The Utility of Flow Cytometry in Establishing the Correct Diagnosis of a Rare Aggressive Lymphoma

Case history

A 73 year old woman presented with shortness of breath and was found to have bilateral pleural effusions. She had a history of marginal zone B-Cell lymphoma involving the bone marrow, which was diagnosed 3 months before this presentation and was treated with Rituximab.

Thoracentesis revealed an atypical lymphoid population comprised of intermediate and large sized cells with eccentrically placed nuclei, multiple prominent nucleoli and scant to moderate amounts of basophilic cytoplasm (Image 1). Initial evaluation of the cytology material was concerning for large-cell transformation of the patient’s previously diagnosed marginal zone B cell lymphoma. A representative portion of the fine needle aspirate sample was sent for flow cytometric immunophenotyping.

Image 1. Cytology (Diff Quik, 400X). The atypical lymphoid population is comprised of intermediate and large sized cells with eccentrically placed nuclei, multiple prominent nucleoli and scant to moderate amounts of basophilic cytoplasm.

Flow cytometric immunophenotyping showed a distinct population of atypical cells with moderate CD45 expression and increased side scatter in keeping with cytoplasmic complexity (Figure 1, black arrows). On an initial screening B cell lymphoma panel these cells were negative for CD19 and positive for CD30 (partial), and CD44 (Figure 2).

Figure 1. The neoplastic population shows expression of CD30 and CD44.

The population of interest lacked expression of CD10, CD20, CD22 and surface immunoglobulin light chains and CD138 (Figure 2 and 3).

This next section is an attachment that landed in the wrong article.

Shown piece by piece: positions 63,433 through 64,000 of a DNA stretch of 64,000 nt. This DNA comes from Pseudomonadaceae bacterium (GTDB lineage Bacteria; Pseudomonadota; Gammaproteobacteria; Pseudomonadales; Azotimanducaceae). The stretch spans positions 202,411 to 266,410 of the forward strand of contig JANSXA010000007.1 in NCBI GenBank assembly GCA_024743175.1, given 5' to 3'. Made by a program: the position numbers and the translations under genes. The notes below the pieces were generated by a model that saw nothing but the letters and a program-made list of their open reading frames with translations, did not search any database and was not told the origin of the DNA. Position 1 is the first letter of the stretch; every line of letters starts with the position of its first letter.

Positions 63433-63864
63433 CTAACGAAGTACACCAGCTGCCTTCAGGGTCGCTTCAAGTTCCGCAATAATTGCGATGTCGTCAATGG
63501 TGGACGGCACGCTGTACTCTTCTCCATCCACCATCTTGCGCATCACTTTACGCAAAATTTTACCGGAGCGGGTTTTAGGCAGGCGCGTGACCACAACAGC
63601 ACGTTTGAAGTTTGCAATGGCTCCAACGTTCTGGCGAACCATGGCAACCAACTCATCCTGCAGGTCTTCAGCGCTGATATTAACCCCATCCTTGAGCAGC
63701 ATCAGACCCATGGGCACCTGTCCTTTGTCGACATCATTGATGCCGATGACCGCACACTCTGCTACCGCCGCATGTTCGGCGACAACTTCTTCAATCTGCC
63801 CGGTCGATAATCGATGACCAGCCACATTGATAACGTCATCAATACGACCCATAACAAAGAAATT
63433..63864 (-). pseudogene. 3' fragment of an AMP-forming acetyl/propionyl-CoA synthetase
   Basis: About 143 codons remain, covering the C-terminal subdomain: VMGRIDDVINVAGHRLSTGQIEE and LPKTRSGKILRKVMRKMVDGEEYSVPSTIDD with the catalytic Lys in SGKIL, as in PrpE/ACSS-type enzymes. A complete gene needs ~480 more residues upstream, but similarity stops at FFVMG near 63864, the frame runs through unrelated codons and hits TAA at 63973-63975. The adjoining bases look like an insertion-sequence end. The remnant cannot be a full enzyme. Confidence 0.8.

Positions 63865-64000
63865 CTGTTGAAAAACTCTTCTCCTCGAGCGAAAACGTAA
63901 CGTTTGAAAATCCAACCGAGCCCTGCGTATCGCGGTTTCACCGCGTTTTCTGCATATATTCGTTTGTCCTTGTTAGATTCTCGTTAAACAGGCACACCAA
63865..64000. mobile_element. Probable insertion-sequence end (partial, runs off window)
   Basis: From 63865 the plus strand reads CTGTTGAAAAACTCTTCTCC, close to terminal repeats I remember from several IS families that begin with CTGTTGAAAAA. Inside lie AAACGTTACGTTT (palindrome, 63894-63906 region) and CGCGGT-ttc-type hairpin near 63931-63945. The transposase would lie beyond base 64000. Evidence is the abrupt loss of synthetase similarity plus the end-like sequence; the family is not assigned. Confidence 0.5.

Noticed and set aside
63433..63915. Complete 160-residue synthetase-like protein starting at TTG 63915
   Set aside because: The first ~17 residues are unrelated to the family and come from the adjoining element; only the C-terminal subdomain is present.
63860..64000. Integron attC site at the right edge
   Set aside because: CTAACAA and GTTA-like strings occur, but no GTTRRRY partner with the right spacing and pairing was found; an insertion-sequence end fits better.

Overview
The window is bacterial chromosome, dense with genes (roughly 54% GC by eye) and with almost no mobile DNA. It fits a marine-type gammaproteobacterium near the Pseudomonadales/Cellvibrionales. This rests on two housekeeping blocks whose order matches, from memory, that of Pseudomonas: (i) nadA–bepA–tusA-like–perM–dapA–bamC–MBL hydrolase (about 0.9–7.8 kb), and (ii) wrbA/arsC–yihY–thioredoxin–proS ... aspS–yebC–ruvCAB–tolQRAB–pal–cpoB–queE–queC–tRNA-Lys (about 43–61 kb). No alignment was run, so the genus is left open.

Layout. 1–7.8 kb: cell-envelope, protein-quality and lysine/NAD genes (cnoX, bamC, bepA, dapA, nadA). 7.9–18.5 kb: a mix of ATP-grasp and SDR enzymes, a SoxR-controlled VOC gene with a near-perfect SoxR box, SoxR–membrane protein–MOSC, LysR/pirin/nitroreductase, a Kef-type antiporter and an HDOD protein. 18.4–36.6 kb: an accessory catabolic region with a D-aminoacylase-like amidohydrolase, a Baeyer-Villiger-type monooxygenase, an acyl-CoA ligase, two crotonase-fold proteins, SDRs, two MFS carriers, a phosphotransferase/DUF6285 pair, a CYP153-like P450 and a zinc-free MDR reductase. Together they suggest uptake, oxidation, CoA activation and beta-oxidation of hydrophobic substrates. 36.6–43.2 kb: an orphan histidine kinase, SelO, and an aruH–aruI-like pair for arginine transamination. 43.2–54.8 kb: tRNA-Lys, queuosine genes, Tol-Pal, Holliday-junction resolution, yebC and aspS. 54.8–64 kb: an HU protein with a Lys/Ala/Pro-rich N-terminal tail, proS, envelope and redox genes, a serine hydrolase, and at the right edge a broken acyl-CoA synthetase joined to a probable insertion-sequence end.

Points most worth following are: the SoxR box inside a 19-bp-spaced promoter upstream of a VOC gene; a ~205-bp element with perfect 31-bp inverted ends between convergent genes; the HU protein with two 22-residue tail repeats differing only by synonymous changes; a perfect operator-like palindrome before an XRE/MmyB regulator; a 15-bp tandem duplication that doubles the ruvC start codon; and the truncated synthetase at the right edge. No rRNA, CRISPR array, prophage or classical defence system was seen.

Figure 2. The neoplastic population lacks expression of CD10, CD19, CD20, and CD22.
Figure 3. The neoplastic population of cells are negative for surface immunoglobulin light chains and CD138.

CD30 expression prompted the investigation of additional T-cell markers to rule out a T cell lymphoma (Figure 4). This population showed dim expression of CD7 but was otherwise negative for pan T cell markers (CD2, CD3, CD5) as well as CD4 and CD8 (Figure 4).

Figure 4. The neoplastic population of cells are positive for CD7 (dim) and CD30 and negative for CD3, CD4, CD8, and CD26.

Given the unusual immunophenotype of the neoplasms, a diagnosis of diffuse large B cell lymphoma (transformation of the known marginal zone lymphoma) seemed less likely and other possibilities were considered.

The presence of CD30 expression and the plasmablastic morphologic features together with the clinical presentation with effusions raised the possibility of primary effusion lymphoma. IHC for anti-HHV8 was performed on the cell block sample (Image 2).